LONDON: Online publishers seeking to monetise their websites are watching the outcome of an affiliate marketing initiative from Mail Online, the leading newspaper website, which links editorial content to relevant online vendors.
Mel Scott, commercial director at Mail Online, said that the site was trying out various revenue generating models as it looked to better exploit its global audience of 8.2m daily browsers.
Her comments came in the wake of a recent study of global affiliate marketing by Forrester Consulting for Rakuten Linkshare which found that the affiliate channel was "ideally suited for global advertisers to capture new-to-file customers in both mature and nascent markets".
The particular development at Mail Online enables readers of celebrity-based stories to click through to online vendors of clothing and accessories featured in articles and photographs, along with additional suggestions by the editorial team, with Mail Online taking a 10-14% cut of the value of purchases made as a result.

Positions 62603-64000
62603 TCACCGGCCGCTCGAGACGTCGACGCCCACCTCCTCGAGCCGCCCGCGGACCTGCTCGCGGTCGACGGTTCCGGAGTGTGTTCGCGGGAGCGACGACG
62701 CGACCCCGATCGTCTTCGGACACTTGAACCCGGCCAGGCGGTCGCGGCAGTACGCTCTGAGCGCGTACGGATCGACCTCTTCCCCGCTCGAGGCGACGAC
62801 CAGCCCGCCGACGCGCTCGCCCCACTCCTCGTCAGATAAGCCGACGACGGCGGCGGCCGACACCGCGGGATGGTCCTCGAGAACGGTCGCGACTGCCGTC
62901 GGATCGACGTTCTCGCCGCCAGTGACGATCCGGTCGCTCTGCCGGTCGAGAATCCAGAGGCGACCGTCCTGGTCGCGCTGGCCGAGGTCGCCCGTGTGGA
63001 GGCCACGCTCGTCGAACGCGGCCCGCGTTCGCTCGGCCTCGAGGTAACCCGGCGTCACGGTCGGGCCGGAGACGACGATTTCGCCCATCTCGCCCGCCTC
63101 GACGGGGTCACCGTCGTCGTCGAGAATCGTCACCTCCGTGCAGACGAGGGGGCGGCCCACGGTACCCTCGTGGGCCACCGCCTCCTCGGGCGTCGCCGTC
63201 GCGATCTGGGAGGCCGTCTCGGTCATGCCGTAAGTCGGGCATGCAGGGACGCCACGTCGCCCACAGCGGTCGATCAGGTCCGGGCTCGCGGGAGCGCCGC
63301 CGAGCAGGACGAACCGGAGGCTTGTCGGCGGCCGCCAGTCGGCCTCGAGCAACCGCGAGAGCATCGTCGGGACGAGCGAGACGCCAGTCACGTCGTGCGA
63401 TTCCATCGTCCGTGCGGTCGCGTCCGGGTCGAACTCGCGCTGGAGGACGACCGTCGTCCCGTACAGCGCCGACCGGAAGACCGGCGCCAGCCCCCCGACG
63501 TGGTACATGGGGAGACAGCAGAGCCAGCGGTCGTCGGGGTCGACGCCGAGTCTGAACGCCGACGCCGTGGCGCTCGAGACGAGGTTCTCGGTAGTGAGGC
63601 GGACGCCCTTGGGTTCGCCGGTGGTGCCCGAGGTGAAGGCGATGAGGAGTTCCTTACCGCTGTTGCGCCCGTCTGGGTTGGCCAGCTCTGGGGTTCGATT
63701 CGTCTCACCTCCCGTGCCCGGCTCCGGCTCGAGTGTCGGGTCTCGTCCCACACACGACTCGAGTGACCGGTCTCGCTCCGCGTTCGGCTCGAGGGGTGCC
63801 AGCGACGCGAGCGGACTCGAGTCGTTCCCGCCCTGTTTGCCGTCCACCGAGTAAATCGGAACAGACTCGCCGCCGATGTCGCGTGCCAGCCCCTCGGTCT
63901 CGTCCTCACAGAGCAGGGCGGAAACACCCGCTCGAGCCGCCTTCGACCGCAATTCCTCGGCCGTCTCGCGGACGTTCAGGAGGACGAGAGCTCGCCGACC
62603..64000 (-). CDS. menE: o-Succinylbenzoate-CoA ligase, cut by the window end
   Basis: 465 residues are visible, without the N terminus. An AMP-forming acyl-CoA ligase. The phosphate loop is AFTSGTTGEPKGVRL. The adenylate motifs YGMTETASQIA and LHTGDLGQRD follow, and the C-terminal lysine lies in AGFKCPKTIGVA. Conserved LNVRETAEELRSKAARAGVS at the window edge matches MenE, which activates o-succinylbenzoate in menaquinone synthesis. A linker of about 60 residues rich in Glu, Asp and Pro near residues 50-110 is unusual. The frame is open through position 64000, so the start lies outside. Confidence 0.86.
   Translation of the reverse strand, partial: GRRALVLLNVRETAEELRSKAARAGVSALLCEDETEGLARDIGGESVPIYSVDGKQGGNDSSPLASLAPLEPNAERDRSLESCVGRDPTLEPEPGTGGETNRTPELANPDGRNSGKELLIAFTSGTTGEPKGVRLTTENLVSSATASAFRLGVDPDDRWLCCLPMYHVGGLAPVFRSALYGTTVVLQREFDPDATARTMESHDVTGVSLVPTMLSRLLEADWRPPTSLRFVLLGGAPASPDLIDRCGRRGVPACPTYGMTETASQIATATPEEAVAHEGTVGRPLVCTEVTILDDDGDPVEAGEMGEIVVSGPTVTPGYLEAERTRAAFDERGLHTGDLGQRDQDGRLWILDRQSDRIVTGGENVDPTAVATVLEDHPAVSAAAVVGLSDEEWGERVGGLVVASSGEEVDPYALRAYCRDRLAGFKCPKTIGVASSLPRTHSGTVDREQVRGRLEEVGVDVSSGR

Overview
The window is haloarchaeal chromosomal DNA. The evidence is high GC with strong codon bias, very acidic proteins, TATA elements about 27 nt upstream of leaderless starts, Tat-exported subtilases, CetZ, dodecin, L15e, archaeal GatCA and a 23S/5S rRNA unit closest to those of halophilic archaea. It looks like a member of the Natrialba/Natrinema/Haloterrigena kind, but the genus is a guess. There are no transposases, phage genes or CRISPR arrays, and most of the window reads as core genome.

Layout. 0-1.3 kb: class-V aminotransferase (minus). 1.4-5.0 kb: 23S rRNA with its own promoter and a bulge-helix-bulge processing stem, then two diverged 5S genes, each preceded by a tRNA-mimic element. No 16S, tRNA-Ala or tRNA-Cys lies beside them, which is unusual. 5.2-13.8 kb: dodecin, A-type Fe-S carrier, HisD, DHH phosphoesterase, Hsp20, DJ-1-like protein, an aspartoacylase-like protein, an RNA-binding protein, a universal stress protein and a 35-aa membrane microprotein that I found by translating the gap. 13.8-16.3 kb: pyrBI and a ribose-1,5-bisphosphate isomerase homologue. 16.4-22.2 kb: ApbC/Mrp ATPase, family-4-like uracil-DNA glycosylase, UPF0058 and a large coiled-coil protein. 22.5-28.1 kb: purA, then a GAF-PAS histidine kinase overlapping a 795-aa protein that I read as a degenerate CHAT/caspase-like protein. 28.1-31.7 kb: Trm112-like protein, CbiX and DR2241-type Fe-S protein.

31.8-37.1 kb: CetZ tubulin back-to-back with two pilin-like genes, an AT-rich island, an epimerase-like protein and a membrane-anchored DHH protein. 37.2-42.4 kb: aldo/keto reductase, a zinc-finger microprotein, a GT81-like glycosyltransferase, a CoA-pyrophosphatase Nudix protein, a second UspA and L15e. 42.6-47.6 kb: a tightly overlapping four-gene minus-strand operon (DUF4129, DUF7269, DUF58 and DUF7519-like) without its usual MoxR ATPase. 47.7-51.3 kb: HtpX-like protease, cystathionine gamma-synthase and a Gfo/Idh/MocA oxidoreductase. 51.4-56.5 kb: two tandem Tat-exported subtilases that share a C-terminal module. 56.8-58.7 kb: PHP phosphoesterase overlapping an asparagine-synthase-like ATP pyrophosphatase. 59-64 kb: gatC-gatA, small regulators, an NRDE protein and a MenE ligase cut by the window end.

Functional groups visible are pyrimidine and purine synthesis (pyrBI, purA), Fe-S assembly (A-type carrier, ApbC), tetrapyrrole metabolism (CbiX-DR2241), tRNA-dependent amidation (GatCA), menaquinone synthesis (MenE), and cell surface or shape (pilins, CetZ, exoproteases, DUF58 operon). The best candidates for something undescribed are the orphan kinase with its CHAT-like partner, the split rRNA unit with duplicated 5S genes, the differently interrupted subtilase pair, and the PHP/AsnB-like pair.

Scott told the Financial Times that Mail Online had signed affiliate deals with more than 90% of both high street and online retailers.
As an example of how effective the technique can be, when Mail Online recently included a link to a particular retailer's dress worn by the Duchess of Cambridge, it sold out within an hour.
Scott stated that the move was a response to readers' requests and added: "We will make affiliate revenue around it but the editorial integrity will be absolutely key."
She also indicated that the early signs were positive. "We have had massive click throughs to look at the product and massive click throughs into the suggested products," she said.
The potential is significant for a website with a global readership such as Mail Online. The Rakuten report, which surveyed 2,574 online shoppers across Australia, Brazil, Canada, France, Germany, Japan, the US and the UK, found that 68% of affiliate channel shoppers made an online purchase from a company outside of their home country.
While logistical issues were a factor impeding some growth for advertisers expanding overseas, the report said these could be solved.
Data sourced from Financial Times, BusinessWire; additional content by Warc staff